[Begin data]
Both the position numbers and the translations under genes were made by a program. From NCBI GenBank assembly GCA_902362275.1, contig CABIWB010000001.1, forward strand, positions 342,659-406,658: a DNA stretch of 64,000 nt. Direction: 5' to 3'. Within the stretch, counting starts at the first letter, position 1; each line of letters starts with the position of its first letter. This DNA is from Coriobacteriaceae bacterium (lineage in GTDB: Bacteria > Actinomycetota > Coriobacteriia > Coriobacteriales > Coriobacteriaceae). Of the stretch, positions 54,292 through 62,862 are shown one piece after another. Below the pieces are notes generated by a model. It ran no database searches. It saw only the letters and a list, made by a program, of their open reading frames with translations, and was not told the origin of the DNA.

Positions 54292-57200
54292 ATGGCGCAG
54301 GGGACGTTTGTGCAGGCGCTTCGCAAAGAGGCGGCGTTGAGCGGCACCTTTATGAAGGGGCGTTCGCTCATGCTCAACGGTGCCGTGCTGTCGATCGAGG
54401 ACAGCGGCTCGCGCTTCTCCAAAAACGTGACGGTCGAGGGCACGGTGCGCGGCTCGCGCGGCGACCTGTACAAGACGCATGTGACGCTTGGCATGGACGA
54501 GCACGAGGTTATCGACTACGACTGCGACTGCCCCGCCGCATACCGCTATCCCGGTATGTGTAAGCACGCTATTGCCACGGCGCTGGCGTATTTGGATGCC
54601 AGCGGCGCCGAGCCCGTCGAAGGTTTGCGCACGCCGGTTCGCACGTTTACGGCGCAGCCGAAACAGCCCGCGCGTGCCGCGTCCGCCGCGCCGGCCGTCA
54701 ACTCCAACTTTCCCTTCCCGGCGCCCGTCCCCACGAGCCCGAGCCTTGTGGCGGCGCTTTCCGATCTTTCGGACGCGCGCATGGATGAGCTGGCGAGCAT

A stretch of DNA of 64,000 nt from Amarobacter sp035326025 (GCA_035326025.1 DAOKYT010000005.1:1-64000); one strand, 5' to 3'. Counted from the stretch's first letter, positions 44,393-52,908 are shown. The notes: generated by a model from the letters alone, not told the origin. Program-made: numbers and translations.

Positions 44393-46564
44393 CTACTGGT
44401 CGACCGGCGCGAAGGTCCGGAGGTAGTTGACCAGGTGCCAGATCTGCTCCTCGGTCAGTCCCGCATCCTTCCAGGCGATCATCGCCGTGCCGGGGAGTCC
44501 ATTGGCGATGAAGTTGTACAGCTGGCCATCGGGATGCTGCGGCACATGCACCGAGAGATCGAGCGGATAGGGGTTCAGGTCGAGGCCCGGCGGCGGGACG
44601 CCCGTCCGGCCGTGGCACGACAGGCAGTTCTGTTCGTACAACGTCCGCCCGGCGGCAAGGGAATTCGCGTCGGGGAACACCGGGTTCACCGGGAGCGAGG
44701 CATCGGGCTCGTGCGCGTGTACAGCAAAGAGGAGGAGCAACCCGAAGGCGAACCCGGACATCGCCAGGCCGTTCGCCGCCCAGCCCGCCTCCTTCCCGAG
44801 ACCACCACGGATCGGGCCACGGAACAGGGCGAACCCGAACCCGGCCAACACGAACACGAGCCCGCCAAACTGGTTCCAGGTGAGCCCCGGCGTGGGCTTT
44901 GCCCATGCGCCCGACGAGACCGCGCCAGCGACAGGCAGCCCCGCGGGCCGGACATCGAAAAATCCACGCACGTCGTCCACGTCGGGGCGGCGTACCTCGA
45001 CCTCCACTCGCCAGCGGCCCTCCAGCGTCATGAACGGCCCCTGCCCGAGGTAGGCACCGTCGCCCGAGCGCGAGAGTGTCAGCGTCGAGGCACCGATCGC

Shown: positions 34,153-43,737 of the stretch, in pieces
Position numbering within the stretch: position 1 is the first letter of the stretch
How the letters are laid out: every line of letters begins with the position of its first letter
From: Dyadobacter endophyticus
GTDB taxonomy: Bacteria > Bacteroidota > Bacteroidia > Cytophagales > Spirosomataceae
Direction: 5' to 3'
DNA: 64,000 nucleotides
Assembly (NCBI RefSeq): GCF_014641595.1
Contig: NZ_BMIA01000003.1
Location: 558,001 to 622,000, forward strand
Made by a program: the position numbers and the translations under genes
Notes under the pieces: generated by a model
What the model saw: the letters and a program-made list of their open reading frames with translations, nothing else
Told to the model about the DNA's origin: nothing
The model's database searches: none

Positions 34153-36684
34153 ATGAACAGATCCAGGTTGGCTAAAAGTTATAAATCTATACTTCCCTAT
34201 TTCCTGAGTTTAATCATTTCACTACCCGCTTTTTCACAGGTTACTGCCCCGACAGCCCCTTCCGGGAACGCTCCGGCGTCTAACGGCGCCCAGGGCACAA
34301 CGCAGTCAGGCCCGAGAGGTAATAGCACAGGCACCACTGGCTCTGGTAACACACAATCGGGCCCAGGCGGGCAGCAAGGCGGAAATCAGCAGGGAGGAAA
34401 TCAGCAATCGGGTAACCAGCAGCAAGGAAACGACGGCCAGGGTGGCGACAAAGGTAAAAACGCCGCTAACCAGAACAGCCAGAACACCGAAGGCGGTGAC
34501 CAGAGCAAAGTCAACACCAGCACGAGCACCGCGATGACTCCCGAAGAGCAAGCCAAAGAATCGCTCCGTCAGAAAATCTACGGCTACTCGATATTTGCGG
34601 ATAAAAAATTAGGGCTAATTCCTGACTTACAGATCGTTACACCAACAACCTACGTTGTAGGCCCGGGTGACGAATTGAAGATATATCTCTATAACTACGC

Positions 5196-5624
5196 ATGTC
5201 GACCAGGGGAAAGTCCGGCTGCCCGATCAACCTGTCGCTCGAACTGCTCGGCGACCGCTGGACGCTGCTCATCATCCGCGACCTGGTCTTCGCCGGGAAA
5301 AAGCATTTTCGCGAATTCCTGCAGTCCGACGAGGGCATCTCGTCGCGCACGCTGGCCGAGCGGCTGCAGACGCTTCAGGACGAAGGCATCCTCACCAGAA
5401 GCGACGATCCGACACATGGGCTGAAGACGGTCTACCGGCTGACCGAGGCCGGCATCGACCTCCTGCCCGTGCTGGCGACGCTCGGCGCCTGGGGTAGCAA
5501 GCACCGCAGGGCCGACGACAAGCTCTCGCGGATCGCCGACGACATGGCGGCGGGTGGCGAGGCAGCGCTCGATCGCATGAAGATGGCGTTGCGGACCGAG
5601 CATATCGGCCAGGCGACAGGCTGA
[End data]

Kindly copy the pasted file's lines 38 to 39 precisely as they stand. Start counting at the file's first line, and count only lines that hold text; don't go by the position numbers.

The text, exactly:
34401 TCAGCAATCGGGTAACCAGCAGCAAGGAAACGACGGCCAGGGTGGCGACAAAGGTAAAAACGCCGCTAACCAGAACAGCCAGAACACCGAAGGCGGTGAC
34501 CAGAGCAAAGTCAACACCAGCACGAGCACCGCGATGACTCCCGAAGAGCAAGCCAAAGAATCGCTCCGTCAGAAAATCTACGGCTACTCGATATTTGCGG